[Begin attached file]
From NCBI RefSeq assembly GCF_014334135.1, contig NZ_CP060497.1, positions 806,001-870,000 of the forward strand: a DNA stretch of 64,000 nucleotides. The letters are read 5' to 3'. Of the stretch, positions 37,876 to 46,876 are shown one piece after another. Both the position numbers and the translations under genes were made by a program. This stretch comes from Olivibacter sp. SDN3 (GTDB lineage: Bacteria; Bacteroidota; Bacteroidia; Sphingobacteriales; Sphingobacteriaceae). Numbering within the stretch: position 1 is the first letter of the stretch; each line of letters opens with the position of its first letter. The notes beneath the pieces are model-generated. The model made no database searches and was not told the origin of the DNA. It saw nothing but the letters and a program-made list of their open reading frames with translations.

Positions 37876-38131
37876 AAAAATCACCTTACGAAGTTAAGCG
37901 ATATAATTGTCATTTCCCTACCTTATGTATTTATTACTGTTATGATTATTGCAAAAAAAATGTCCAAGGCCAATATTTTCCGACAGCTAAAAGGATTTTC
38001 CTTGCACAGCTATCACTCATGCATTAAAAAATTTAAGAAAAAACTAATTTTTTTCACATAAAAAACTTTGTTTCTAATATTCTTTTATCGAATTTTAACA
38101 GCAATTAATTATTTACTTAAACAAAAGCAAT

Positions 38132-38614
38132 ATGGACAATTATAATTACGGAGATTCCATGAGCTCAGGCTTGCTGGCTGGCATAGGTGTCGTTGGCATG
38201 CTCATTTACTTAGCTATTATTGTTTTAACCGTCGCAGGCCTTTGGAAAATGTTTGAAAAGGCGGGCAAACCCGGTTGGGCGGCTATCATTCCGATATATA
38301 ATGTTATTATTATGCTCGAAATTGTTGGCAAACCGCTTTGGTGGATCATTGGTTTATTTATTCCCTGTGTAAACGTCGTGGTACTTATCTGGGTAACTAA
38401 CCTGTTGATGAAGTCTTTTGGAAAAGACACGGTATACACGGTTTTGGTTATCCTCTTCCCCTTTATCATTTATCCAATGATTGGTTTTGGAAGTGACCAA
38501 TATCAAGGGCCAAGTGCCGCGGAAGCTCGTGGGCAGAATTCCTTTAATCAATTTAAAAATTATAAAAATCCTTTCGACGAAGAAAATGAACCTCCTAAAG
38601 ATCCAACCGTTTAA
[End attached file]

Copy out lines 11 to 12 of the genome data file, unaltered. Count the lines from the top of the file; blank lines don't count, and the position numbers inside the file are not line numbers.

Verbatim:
38401 CCTGTTGATGAAGTCTTTTGGAAAAGACACGGTATACACGGTTTTGGTTATCCTCTTCCCCTTTATCATTTATCCAATGATTGGTTTTGGAAGTGACCAA
38501 TATCAAGGGCCAAGTGCCGCGGAAGCTCGTGGGCAGAATTCCTTTAATCAATTTAAAAATTATAAAAATCCTTTCGACGAAGAAAATGAACCTCCTAAAG